120 Acres (48.5 Hectares)
District Lot 4290, Land District 14 PID: 015-230-821
There is approx. 5,780 feet of waterfront on the Bulkley River, which flows through the entire length of the property from the southwest corner to the northwest corner. The Bulkley River starts about 6 miles (9.6 km.) south of the property on Bulkley Lake. This property is an old homestead and there are the remains of an old building on the riverbank, and large fields and meadows along both sides of the river. Timber was harvested from approximately 40 acres of the property in the early eighties and the balance remains in its natural state, including a stand of large diameter pine and spruce on the northwest and southwest corners. There is enough timber to build a home and barn. Large numbers of moose browse among the willows along the river. The surrounding area consists mostly of small, but a few larger, cattle ranches; there is a good size cattle ranch just north of the property that runs a cow/calf operation.
Approximately 24 miles (38.6 kilometres) west of Burns Lake near the old railway station town of Forestdale, between Houston and Burns Lake in central British Columbia.
Access is limited to cross country hiking only, through public crown land from the west.
Fishing in the Bulkley River, in front of the property, is closed year round; this area is prime spawning and rearing habitat and conservation policies are critical to the health of the fishery. The surrounding area called the Lakes District contains more than 300 fishing lakes, home to all types of fish include steelhead, rainbow trout, lake trout, kokanee, cutthroat trout and dolly varden, just to name a few. Day Lake, just a few miles north of the property, offers good rainbow trout fishing. For up to date information check the current B.C. fishing regulations. Other recreational pursuits include sailing, swimming, water skiing, canoeing and kayaking, hiking, hunting, boating, rock-hounding, fossil hunting and bird-watching.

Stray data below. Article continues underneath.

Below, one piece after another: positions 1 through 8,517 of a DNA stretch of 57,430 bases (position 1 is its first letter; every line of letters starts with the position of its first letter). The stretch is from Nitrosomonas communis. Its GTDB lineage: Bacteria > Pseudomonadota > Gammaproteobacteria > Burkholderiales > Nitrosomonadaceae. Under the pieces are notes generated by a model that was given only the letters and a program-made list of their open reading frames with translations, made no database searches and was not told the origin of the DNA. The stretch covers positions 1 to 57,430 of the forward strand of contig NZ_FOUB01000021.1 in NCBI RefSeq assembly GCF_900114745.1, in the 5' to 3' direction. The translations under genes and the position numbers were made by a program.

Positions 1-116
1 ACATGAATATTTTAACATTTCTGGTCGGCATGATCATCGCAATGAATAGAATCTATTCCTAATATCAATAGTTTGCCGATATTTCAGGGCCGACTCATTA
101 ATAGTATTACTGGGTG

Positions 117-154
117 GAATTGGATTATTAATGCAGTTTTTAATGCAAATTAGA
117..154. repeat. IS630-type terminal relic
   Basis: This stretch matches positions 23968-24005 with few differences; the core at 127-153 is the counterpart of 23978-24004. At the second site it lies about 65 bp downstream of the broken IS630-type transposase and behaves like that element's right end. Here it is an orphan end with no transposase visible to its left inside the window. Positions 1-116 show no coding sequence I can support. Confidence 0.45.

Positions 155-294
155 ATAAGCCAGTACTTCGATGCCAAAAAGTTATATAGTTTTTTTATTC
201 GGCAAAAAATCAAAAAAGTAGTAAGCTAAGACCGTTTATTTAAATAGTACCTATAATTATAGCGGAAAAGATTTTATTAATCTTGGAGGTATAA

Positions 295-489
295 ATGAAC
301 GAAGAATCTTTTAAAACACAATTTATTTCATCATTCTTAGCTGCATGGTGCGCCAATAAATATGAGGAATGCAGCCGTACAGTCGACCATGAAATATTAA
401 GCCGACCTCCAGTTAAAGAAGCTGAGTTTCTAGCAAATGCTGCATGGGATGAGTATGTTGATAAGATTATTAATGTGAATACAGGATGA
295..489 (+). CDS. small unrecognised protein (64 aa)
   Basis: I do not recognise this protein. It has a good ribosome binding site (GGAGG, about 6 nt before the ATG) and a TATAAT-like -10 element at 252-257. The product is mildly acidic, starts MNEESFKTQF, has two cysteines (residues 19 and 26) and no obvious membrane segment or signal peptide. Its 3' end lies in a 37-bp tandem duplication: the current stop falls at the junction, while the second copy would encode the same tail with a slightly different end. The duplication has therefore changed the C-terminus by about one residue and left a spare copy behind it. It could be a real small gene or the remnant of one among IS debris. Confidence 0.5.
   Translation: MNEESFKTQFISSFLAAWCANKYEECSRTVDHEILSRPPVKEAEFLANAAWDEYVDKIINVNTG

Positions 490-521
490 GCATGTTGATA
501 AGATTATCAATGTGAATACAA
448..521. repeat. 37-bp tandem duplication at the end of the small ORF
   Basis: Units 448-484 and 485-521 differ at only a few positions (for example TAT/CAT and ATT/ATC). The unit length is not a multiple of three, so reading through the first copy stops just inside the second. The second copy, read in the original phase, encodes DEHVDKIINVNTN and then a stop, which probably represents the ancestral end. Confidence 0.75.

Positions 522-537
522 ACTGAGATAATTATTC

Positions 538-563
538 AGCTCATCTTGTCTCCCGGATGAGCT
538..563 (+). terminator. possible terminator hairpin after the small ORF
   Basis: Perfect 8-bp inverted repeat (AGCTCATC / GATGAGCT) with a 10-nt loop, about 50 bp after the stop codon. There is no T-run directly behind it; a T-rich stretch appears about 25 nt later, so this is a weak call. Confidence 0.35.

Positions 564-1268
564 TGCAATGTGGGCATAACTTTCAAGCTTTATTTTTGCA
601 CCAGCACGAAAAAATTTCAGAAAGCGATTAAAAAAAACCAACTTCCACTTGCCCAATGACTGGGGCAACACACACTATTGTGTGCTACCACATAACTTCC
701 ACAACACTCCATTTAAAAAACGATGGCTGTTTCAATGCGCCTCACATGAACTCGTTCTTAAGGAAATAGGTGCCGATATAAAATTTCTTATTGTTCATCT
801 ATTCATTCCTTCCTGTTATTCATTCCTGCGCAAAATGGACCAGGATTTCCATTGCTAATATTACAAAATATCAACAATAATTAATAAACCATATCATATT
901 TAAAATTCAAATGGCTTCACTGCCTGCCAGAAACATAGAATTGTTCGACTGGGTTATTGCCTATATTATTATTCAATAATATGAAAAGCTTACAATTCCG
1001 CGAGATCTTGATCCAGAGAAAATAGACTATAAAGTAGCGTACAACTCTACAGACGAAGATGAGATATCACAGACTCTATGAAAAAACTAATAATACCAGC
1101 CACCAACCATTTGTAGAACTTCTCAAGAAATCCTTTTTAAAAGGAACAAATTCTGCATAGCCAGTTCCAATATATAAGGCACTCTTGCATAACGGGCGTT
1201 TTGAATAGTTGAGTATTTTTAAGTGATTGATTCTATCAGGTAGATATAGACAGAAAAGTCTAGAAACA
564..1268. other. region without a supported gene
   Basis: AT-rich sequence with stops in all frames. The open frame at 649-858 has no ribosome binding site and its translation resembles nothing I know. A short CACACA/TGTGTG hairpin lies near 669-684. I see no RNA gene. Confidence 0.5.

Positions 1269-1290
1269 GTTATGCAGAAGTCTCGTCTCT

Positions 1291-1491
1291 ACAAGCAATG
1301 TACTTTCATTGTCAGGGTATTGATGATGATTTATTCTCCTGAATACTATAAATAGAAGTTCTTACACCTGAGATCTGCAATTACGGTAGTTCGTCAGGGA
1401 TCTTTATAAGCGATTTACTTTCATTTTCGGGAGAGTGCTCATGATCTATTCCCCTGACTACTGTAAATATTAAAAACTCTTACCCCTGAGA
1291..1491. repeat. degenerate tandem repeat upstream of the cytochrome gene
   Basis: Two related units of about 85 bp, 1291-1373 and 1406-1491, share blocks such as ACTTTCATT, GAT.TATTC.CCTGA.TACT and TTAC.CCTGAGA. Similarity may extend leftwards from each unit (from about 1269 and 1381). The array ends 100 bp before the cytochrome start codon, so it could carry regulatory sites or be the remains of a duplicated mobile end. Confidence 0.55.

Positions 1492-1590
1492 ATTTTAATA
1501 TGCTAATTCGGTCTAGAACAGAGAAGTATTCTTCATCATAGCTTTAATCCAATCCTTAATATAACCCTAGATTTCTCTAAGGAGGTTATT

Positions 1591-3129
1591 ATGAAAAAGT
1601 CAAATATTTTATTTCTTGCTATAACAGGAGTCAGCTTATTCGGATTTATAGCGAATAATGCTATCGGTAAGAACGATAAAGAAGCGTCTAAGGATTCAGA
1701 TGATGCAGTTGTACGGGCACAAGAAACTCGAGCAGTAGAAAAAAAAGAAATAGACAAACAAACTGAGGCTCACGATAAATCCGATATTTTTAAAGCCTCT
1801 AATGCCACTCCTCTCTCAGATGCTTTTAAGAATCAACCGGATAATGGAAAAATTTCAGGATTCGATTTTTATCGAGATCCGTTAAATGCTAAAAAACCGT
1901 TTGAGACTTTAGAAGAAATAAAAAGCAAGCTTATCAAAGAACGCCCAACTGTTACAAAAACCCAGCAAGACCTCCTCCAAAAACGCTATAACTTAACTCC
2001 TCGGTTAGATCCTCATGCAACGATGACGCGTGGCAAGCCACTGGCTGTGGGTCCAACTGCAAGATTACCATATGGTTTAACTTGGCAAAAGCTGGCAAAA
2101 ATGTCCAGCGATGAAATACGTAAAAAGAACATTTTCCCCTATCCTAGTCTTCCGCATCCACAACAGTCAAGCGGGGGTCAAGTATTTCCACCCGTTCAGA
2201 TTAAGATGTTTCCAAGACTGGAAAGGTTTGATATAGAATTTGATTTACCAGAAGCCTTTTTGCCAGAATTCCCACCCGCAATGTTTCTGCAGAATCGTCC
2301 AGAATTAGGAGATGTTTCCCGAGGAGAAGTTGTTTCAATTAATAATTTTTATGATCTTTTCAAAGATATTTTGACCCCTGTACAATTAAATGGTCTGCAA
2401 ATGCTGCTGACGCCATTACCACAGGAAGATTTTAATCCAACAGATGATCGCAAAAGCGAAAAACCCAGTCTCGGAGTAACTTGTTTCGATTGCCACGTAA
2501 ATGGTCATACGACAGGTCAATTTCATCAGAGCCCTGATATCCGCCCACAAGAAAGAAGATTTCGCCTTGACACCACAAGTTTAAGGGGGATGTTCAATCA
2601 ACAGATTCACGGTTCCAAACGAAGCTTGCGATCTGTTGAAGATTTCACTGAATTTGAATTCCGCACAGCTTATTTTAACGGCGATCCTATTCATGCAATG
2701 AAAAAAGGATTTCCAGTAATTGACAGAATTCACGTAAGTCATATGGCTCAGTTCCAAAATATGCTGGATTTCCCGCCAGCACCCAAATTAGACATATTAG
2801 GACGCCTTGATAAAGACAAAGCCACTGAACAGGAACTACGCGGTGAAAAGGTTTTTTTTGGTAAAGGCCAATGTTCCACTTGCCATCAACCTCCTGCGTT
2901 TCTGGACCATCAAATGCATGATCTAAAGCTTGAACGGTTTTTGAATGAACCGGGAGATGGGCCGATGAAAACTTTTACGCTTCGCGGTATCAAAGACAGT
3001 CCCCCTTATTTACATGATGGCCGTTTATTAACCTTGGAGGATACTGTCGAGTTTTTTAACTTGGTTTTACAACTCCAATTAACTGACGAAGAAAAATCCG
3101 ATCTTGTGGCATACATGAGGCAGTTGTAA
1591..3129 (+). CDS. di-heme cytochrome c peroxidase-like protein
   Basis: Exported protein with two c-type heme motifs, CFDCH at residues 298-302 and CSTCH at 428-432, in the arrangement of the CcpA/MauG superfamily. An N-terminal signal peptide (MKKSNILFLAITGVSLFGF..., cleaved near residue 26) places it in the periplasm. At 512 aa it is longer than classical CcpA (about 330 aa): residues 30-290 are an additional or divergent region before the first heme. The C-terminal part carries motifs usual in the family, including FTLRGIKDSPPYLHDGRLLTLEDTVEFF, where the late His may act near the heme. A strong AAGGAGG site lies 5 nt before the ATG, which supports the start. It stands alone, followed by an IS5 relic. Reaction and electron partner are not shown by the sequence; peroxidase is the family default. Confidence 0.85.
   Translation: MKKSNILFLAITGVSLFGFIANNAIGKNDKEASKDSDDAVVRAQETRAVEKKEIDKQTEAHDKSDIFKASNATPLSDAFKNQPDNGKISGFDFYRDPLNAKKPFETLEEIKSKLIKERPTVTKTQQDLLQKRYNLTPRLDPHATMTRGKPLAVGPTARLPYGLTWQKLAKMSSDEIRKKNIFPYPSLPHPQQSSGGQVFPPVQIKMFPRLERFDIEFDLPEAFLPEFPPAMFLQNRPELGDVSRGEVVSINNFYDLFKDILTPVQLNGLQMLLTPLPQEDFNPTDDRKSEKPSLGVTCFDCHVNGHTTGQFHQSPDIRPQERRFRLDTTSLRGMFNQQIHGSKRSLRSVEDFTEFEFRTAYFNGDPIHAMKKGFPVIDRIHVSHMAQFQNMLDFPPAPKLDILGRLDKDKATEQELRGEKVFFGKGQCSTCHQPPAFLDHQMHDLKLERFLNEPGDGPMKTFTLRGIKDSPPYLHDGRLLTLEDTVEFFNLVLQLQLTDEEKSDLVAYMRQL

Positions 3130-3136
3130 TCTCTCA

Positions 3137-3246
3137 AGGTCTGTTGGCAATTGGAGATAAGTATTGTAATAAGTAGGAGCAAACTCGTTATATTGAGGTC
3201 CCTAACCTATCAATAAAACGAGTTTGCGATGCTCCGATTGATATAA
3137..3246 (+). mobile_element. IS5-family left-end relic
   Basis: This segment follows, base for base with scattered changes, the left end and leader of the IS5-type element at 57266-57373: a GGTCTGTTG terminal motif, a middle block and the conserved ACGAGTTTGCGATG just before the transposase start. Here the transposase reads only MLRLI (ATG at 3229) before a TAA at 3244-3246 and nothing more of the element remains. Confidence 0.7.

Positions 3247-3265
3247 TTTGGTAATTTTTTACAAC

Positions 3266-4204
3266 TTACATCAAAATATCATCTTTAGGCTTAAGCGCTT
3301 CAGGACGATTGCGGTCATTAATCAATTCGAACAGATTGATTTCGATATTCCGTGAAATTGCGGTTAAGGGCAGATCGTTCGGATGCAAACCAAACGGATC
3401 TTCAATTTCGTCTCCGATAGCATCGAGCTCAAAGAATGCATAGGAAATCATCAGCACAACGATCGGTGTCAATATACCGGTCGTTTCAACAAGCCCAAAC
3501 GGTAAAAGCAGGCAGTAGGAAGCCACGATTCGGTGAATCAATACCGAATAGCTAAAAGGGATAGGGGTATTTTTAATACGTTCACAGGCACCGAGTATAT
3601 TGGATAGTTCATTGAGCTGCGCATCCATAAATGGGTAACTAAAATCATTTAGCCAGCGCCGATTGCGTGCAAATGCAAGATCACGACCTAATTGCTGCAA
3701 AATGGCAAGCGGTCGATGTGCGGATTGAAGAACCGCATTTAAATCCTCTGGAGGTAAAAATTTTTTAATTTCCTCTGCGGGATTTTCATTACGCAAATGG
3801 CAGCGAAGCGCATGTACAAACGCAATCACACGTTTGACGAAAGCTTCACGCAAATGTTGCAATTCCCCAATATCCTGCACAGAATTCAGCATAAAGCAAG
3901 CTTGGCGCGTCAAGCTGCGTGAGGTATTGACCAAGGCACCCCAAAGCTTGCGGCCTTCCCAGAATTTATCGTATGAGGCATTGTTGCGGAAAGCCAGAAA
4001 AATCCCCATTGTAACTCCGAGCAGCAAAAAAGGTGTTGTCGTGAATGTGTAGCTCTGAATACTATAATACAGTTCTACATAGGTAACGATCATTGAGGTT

Burns Lake is the nearest community with a population of 2,000 in the village and a total of 8,000 residents in the Lakes District. The first thing that strikes you when you enter this town is the welcoming sign with enormous chainsaw-carved trout and the inscription “Three Thousand Miles of Fishing”. Forestry, ranching and tourism are the main industries here, with hay crops and beef being the major farm products. The Lakes District is noted for sunny skies and moderate rainfall of less than 20 inches per year. This area is known for clean air, friendly people, inviting lakes, wandering country roads, abundant wildlife, and the spectacular beauty of Tweedsmuir Provincial Park.
A settler by the name of Bill Mitchell bought land at South Bulkey (as it was called then) and opened a store. The railroad came through in 1890 and built a station on Mitchell’s property. They named it Forestdale after the terrain of hills and tall timber and well-watered meadows and fields in the foreground. Homesteaders followed the railway and settled in Forestdale to farm and work on the railroad. In 1920 the families of Forestdale co-operated to build a church which would also be used as a school. Al Sturgeon became postmaster in 1917. At his retirement in 1959 at the age of 88, he was B.C.’s oldest postmaster. The settlement had a dancehall and people would come from other towns along the track to dance.
Zoned Ag 1, Agricultural, in the Agricultural Land Reserve
Boundaries: J.M. Milligan, British Columbia Land Surveyor, July 1912, surveyed the boundaries.